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During a town hall event on June 11, 2009 in Green Bay, Wisconsin, President Barack Obama made an unequivocal promise concerning the health insurance reform proposal then working its way through Congress. "If you like your doctor, you'll be able to keep your doctor," he said, "if you like your health care plan, you'll be able to keep your health care plan."
This statement and others like it were endlessly repeated during the course of the debate over ObamaCare and after. Unfortunately, millions of Americans whose policies were canceled learned that President Obama wasn't leveling with them. In fact, he earned PolitiFact's "Lie of the Year" for 2013, though retroactively.
It's could all happen again if the Obama administration has its way.
The Department of Health and Human Services (HHS) is considering a new rule for 2016 that would change the automatic re-enrollment scheme that could put consumers who've purchased health plans on the federal ObamaCare exchange into less costly plans, which may cause them to lose access to the providers they had and liked.
Currently, consumers who don't login to HealthCare.gov to select a new health plans for 2015 are automatically re-enrolled into the same plans, regardless of whether or not they'll see premium increases. The Obama administration and supporters of the law have made a push to encourage consumers to look at their options rather than continuing with the same coverage for this very reason.
In recently released regulatory proposals for 2016, however, the HHS announced that it's considering a new default option that would put consumers into new plans if they don't themselves act. "We are considering alternative options for re-enrollment, under which consumers who take no action might be defaulted into a lower cost plan rather than their current plan," the Centers for Medicare and Medicaid Services stated in a fact sheet concerning the proposed rule. "We are considering allowing states to pursue these sorts of re-enrollment alternatives for coverage in 2016. The [Federally-facilitated Marketplace] is exploring such an approach for coverage in 2017."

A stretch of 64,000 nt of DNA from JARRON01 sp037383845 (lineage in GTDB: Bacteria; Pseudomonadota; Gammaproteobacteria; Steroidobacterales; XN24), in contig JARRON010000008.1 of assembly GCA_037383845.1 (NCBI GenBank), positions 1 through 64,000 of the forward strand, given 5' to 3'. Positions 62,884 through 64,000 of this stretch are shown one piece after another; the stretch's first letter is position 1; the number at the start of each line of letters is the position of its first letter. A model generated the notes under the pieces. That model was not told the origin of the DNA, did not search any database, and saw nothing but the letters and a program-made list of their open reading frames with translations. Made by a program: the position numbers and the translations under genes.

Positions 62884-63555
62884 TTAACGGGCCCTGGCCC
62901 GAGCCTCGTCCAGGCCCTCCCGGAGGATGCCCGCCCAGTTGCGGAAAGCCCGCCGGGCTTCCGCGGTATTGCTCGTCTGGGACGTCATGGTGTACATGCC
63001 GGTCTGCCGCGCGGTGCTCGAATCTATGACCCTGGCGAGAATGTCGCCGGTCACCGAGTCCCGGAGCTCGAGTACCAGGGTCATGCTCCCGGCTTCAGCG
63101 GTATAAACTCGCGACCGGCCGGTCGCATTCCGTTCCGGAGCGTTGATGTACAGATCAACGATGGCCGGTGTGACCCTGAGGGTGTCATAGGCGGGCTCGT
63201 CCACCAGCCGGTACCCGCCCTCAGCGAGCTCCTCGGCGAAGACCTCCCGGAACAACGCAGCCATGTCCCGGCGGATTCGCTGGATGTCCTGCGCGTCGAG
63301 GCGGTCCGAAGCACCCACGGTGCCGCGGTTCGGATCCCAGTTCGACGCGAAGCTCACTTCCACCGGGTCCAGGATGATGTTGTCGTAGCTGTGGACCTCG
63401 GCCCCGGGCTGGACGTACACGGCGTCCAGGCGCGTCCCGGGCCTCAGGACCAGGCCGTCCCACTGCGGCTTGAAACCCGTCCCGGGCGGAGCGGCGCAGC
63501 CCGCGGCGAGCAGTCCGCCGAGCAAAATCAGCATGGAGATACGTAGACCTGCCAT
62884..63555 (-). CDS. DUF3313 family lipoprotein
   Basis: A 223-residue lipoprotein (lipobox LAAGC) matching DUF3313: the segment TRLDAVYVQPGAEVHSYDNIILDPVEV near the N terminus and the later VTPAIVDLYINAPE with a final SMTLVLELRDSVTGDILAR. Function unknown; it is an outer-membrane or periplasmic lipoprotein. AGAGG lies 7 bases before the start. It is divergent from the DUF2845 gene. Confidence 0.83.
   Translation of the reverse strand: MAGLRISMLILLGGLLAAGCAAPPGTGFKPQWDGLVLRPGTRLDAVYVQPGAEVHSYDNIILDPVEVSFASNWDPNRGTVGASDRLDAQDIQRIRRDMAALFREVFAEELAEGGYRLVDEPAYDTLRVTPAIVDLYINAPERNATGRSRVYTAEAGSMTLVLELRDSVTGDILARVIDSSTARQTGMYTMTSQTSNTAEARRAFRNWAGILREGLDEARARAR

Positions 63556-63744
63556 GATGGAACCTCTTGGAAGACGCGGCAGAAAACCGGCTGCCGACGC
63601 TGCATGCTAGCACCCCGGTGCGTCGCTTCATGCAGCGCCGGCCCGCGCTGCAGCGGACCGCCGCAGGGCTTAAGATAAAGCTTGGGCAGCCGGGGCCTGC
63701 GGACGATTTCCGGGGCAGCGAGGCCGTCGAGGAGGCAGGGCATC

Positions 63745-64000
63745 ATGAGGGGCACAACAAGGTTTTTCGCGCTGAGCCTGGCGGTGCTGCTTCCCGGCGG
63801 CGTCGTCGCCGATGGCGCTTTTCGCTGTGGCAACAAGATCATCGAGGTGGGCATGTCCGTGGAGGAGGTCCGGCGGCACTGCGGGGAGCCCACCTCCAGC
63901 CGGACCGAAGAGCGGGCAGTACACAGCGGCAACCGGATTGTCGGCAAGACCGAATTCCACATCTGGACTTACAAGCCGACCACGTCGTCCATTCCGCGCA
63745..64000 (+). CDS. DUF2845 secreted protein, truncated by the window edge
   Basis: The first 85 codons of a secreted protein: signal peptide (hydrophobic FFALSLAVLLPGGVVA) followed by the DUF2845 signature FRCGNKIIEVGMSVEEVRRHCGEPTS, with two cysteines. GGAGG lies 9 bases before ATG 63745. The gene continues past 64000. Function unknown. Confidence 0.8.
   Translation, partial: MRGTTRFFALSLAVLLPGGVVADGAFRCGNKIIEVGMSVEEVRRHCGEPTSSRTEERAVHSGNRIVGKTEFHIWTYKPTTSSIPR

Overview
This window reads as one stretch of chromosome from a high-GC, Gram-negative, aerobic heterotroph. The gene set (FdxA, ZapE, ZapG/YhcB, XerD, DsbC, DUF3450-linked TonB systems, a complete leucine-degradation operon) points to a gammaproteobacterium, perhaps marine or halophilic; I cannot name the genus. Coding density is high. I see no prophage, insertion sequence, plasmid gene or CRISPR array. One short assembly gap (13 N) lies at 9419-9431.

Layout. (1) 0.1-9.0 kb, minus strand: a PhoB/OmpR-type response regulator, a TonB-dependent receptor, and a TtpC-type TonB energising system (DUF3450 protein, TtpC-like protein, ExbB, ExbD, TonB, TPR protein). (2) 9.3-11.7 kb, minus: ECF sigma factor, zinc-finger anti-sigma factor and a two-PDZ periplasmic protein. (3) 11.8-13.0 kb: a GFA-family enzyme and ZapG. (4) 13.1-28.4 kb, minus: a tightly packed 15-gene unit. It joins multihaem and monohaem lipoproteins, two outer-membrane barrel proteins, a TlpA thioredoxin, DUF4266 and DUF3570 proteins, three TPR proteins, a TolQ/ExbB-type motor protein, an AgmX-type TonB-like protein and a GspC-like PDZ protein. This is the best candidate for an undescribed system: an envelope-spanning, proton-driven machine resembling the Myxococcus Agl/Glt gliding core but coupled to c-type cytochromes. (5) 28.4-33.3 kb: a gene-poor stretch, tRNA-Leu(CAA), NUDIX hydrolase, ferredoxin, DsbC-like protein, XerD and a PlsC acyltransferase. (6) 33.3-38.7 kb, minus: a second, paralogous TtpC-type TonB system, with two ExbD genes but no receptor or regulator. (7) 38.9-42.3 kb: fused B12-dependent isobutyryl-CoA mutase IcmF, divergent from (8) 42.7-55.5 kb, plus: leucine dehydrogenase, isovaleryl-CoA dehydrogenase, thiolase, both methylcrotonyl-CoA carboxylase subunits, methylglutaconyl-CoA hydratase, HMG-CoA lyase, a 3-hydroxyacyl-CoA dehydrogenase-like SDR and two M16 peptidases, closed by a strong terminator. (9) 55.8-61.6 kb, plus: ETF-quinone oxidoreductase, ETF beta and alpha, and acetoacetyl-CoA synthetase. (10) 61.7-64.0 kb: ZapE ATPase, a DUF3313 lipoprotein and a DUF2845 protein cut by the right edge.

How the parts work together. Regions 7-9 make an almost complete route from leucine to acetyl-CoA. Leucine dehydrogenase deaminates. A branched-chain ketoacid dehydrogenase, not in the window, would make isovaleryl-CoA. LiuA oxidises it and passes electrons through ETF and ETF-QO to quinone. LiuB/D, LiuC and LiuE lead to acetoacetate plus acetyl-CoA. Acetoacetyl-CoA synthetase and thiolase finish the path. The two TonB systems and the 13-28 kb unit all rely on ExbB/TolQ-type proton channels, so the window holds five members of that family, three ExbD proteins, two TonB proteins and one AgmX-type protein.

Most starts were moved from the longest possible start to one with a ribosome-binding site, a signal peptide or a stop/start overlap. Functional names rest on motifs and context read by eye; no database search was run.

The proposed rule does seem to offer some options, or "alternative re-enrollment hierarchies," not mentioned in the fact sheet. Consumers would be offered the choice of keeping their current plan or selecting the alternative for a lower cost plan, which, according to HHS, "could be triggered if the enrollee’s current plan’s premium increased from the prior year, or increased relative to the premium of other similar plans (such as plans of the same metal tier), by more than a threshold amount, such as 5 percent or 10 percent."
Still, though, there's a very real potential for chaos. HHS is going to have to make the consequences of these options -- such as the loss of current coverage and provider network -- very clear to consumers without causing mass confusion.
There's a better alternative, though perhaps one that's too easy for bureaucrats. The administration should just end automatic re-enrollment and require consumers to go through the exchanges each year, which is how employers typically handle open enrollment in their benefits plans. The catch with that approach is that it could whittle down enrollment numbers even lower than the recently revised projections.
Because bureaucrats in the Obama administration are averse anything resembling common sense, a lot of people could be screwed over. But, under ObamaCare, they're getting screwed either way.